The lesson here is that historical simulation inherent in most smart beta indices can provide useful insights into strategy behaviour, but cannot be expected to provide an honest representation of achievable results in the real world. The only safeguard against these biases is substantial ‘live’ track record and thorough understanding of the underlying investment strategy. In absence of that, it pays to avoid complexity. The best smart beta strategies capture simple themes with simple approaches.
A more technical issue in the design of smart beta indices is that they are often not implemented to trade the underlying strategy efficiently. They can turn over substantial numbers of securities on a monthly basis according to a fixed rebalancing schedule. This can be costly in terms of both transaction costs and market impact. It is also vulnerable to frontrunning, where other market participants trade the same securities around the rebalancing moment in order to profit from predictable index flows. As a consequence, headline fees on smart beta index funds might look attractive but investment results can conceal relatively high embedded implicit costs. These implicit costs can be hard to quantify precisely but are highly relevant in any careful comparison of different investment solutions.
Limits to sustainability
Important as they are, the concerns already outlined can be overcome through careful due diligence, although it requires considerable expertise and effort to do so. An existential question about smart beta remains: can a transparent, cheap and easily accessible source of investment returns be sustained in a competitive market environment?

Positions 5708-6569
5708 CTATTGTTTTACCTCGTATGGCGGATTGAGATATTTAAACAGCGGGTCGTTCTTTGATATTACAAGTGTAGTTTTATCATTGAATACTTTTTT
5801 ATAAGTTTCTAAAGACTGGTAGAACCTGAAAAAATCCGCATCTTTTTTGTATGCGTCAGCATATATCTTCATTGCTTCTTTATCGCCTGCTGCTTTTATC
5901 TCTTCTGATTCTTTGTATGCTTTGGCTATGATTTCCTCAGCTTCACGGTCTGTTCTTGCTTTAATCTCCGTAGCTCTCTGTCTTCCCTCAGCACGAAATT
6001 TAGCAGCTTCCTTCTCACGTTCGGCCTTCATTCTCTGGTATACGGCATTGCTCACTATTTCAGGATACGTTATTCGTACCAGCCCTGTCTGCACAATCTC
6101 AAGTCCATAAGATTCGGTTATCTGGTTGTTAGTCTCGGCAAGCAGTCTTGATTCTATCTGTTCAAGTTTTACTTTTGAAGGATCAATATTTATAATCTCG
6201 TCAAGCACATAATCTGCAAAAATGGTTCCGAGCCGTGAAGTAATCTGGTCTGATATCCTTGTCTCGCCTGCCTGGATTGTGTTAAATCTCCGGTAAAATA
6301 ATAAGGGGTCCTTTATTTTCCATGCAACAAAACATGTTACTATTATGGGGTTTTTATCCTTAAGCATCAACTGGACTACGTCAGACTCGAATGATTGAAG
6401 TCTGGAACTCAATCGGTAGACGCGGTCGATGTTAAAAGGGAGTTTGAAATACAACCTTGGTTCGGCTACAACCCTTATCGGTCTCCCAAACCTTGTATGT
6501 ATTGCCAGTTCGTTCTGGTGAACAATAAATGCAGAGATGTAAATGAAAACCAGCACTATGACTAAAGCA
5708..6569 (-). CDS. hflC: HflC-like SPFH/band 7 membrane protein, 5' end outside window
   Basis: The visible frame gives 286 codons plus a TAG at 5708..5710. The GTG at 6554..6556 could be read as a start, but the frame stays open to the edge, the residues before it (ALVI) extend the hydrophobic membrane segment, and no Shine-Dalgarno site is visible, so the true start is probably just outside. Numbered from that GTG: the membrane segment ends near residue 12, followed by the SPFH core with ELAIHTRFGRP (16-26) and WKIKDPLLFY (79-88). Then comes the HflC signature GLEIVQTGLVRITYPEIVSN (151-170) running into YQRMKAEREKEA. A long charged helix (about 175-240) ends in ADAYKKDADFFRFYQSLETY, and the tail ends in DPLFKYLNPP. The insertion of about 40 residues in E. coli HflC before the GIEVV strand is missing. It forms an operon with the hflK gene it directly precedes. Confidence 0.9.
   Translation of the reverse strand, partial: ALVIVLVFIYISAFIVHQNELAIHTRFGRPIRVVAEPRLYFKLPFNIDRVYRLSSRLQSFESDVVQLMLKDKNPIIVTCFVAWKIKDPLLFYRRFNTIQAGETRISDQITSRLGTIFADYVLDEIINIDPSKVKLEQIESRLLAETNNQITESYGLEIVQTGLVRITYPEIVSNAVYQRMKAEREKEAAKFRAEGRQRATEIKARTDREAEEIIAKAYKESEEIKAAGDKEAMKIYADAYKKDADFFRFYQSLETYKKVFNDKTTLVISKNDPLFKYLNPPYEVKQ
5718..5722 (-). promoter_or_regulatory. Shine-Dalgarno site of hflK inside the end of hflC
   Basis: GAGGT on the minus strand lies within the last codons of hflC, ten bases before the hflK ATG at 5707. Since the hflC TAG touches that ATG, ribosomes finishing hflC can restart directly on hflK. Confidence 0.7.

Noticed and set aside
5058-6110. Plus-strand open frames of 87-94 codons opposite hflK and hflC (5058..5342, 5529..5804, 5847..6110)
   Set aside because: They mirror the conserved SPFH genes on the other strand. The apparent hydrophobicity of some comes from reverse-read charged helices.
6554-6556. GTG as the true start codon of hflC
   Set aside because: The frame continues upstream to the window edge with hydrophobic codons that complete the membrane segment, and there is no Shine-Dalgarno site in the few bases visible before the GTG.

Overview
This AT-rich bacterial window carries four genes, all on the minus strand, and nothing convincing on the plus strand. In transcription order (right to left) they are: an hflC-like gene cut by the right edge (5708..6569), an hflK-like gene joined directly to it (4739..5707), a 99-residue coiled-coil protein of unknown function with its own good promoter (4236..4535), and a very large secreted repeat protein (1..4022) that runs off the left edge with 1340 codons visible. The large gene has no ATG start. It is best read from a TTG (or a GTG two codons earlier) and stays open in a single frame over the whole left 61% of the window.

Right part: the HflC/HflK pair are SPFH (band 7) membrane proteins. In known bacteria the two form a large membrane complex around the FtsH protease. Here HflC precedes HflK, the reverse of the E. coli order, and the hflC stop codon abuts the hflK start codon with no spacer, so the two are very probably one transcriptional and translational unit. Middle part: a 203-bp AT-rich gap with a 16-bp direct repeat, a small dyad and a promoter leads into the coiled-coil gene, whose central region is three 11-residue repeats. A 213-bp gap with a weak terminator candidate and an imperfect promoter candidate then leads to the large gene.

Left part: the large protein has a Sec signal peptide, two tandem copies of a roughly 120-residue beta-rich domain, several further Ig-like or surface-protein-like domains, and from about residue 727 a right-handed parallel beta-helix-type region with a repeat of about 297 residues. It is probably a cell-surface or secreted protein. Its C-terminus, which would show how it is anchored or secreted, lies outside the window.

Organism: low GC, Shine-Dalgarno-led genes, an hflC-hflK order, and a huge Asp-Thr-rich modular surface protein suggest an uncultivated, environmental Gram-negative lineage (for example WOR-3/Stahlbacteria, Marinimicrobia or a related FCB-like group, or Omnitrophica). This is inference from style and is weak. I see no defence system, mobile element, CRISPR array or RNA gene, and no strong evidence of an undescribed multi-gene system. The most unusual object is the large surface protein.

Smart beta investing might be passive in implementation but, without exception, represents dynamic investment strategies. Positions need to be periodically rebalanced to continue to capture the theme of the strategy. In most cases, they aim for outperformance relative to standard benchmarks through selection, or under- and over-weighting, of individual securities in the same investment universe. These are decisions similar to those made by active managers; smart beta investing requires active risk taking even if the implementation is based on passive indices. Active risk taking relative to the market-weighted benchmark index will of course net out within an asset class. In some cases, smart beta indices might complete markets and connect investors with different preferences, in others they might represent a zero-sum game.